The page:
The president is almost daily ridiculed and vilified by satirists, talk show hosts and columnists.
"What a dumb president! If Morsi had been a sensible person, he would have stepped down at the request for millions of Egyptians who discredited him and would push him out of office on 30 June," wrote famed author Alaa Al-Aswani in his Al-Masry Al-Youm column.
"The president is not listening because he belongs to the self-centred Muslim Brotherhood, which is willing to kill all Egyptians and sabotage the homeland to stay in power at any price."
The other camp fires back in rival outlets that are predominantly Islamist.
"Those who back the 30 June coup are traitors and puppets in the hands of the Americans. They are part of the American-Zionist project to wreak havoc across Egypt," wrote Islamic thinker Abdullah Hilal in the Freedom and Justice newspaper, the mouthpiece of the Muslim Brotherhood, which is named after the group's political arm.
"I urge all Egyptians not to heed their message of evil."
The state media is widely seen as compliant and pliable towards whoever is in power irrespective of their political affiliations.
The headlines of state-run newspapers are reminiscent of Mubarak's era.
"The president instructs the governors to resolve the people's complaints," read the main headline of Al-Ahram newspaper on 26 June.
Editors and broadcasters in state media have resigned in recent months in protest against interference by government ministers in editorial content.
Last December, famed news presenter Bothina Kamel faced disciplinary action after saying on air in the middle of the main news bulletin "please stay tuned for the Muslim Brotherhood bulletin".
And journalists and popular TV hosts like satirist Bassem Youssef have been subjected to criminal investigations over the past five months for insulting the president.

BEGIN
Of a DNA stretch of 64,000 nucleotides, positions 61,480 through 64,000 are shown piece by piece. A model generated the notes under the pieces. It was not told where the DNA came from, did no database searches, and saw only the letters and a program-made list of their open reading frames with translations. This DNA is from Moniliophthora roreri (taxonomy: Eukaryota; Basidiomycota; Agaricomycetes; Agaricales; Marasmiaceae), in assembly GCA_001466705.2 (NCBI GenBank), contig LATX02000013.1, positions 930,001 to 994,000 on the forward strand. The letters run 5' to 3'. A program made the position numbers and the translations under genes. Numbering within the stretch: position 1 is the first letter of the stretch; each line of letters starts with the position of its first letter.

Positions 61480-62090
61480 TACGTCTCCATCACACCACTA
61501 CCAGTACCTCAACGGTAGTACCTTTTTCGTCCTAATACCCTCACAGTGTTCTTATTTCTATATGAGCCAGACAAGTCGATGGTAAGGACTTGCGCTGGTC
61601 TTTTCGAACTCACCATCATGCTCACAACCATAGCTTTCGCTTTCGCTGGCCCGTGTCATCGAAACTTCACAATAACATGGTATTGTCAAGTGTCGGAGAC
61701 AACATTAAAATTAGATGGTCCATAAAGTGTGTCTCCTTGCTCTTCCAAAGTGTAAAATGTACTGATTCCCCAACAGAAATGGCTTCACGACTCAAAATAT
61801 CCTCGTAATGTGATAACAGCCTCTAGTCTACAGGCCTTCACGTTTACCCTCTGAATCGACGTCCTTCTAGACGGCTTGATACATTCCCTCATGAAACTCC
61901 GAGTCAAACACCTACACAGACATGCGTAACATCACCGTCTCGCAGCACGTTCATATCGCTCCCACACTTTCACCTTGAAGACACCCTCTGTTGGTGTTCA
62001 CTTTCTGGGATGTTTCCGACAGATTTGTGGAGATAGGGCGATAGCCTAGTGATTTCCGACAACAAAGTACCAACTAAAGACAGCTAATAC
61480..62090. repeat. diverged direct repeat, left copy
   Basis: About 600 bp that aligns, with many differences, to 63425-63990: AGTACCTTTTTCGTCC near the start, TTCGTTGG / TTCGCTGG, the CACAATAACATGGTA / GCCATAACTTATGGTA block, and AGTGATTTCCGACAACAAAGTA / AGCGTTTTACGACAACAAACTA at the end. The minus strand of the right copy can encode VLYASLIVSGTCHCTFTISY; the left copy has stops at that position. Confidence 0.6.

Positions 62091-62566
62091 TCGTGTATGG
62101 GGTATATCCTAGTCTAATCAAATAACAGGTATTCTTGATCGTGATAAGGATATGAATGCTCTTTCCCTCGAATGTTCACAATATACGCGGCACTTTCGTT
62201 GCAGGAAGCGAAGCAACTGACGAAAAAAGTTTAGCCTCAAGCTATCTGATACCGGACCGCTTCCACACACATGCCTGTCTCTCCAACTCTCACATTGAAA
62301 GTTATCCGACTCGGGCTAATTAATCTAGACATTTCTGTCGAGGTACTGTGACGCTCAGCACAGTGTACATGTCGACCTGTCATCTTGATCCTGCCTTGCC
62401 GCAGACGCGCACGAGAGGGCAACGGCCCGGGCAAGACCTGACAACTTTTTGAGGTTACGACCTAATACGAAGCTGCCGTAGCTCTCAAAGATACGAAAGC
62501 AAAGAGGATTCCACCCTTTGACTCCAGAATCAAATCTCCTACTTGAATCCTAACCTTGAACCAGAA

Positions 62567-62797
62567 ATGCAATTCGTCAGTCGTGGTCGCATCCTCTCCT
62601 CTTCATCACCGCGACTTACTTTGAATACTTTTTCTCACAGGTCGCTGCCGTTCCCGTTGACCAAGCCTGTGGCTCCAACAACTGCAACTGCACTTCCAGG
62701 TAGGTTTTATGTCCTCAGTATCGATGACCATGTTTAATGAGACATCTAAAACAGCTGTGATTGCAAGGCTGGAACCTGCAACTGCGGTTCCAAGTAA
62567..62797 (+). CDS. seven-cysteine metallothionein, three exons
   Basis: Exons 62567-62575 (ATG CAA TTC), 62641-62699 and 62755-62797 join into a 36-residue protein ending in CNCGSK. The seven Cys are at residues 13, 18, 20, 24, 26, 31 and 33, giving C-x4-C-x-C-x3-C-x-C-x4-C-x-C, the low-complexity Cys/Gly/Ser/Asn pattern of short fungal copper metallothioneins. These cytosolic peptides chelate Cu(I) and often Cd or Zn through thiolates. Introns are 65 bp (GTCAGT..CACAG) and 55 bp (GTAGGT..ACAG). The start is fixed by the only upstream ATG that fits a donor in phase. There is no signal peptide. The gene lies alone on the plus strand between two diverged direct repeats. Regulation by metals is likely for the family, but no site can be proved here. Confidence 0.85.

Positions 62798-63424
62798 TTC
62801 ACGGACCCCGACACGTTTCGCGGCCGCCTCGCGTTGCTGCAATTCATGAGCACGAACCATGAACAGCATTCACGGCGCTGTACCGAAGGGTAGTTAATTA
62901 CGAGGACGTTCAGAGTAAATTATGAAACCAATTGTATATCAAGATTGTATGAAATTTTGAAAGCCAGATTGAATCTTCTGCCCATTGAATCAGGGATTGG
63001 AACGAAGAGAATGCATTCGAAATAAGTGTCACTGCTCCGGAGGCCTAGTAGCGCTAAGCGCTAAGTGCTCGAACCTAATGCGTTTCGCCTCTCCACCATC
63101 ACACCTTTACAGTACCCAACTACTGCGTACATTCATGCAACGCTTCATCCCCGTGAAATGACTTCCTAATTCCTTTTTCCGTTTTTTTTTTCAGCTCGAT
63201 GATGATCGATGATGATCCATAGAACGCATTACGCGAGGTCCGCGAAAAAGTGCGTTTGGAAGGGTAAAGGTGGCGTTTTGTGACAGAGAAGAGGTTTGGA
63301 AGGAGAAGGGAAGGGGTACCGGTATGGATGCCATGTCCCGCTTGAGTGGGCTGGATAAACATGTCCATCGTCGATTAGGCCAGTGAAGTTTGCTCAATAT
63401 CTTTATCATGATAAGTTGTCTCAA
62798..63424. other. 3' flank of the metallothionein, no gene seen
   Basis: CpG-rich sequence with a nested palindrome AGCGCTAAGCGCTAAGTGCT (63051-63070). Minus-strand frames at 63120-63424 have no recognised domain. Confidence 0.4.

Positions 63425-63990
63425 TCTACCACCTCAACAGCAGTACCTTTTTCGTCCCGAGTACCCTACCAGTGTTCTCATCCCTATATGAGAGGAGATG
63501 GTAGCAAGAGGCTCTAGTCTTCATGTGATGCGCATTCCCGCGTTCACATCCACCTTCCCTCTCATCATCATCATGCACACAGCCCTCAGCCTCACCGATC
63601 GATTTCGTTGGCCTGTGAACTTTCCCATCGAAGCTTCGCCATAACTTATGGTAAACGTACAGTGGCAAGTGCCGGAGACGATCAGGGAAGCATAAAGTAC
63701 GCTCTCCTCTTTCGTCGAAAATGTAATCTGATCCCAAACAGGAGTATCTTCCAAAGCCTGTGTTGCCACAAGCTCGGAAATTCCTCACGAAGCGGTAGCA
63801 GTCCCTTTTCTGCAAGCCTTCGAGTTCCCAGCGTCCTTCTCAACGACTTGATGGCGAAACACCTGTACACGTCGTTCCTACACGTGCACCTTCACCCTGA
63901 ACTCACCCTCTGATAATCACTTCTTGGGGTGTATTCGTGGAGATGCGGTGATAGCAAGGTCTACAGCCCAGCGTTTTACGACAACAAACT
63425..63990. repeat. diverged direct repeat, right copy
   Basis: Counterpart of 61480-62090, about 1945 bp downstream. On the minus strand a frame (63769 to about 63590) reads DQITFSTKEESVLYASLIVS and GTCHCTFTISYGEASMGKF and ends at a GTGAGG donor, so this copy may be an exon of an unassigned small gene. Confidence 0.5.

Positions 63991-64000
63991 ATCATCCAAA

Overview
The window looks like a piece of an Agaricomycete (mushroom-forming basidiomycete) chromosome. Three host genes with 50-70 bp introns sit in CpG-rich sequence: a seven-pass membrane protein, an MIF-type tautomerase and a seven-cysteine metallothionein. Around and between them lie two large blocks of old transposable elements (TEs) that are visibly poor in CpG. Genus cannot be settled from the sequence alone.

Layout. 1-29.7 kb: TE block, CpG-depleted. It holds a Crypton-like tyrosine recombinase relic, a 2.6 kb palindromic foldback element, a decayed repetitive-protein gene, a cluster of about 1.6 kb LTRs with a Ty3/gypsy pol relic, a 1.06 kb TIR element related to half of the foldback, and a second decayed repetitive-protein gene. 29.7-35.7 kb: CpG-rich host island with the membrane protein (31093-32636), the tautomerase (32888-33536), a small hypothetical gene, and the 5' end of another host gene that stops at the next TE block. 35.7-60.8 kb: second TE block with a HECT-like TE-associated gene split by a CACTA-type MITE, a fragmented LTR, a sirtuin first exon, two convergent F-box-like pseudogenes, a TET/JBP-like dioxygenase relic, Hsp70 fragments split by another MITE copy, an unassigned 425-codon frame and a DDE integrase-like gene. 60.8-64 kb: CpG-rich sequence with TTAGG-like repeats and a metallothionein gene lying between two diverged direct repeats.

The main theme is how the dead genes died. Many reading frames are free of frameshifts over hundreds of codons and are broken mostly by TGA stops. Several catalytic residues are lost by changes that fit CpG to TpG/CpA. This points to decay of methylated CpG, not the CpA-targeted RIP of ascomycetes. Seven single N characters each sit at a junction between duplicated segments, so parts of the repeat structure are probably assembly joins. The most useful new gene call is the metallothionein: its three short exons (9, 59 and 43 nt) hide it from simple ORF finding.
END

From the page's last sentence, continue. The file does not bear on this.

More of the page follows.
As political rivals lock horns over the "Brotherhoodisation" and "secularisation" of the nation, opinion polls point out to the mounting public discontent.
A new poll by the Egyptian Centre for Public Opinion Research (Baseera) indicated a sharp decline in the president's approval ratings to 32% compared with 78% at the end of the first 100 days of his tenure.
Public anger is soaring over expanding power cuts, water cut-offs in some districts and falling living standards.
Tempers have further flared a few days before the 30 June rallies. Fearing prolonged unrest and a showdown in the streets between Mr Morsi's supporters and opponents, many Egyptians have stocked up on basic food supplies and fuel.
Long-lasting staples including canned goods, grains and frozen vegetables are much sought after.
Fuel is in short supply as well. So is patience. Angry drivers often fight with one another outside petrol stations as they have to spend much of the day in long lines under the searing summer heat.
For the millions of poor, it is the stagnant economy - caught in collapsed sources of income like tourism, rising food prices and a growing population dependent on subsidised bread - that matters.
Foreign currency reserves are half of what they were under Mubarak and the value of the Egyptian pound has fallen by 10% against the US dollar since last year.
Egypt has also seen a dramatic surge in crime with little security on the streets.
Police have abandoned many of their duties, and public services, already in bad shape under Mubarak, have further declined.
Almost daily strikes by angry civil servants and factory workers demanding better conditions have also become a fact of life.
The newly appointed Islamist culture minister (a member of the hardline al-Tawheed el-Arabi party) has not entered his office in more than two weeks because of one of these strikes.
And last week, tourism workers sealed off the gates of the government office in the temple city of Luxor after the president named one from the Gamaa al-Islamiya group, whose gunmen killed dozens of tourists in 1997, as governor.
After the public outcry in the city, a hub for tourism, the governor, Adel el-Khaiat, resigned.
The president says he has been left with no options but to rely on Muslim Brotherhood members and Islamist allies after the opposition turned down his national reconciliation endeavours.
The opposition, in turn, says Mr Morsi's calls for dialogue are never sincere and insist on early elections.
"This is absurd," says senior Muslim Brotherhood leader Mostafa el-Gheinemy.
"Every two or three months, they will want to change the president. Those who say the president will be toppled on 30 June live in an illusion."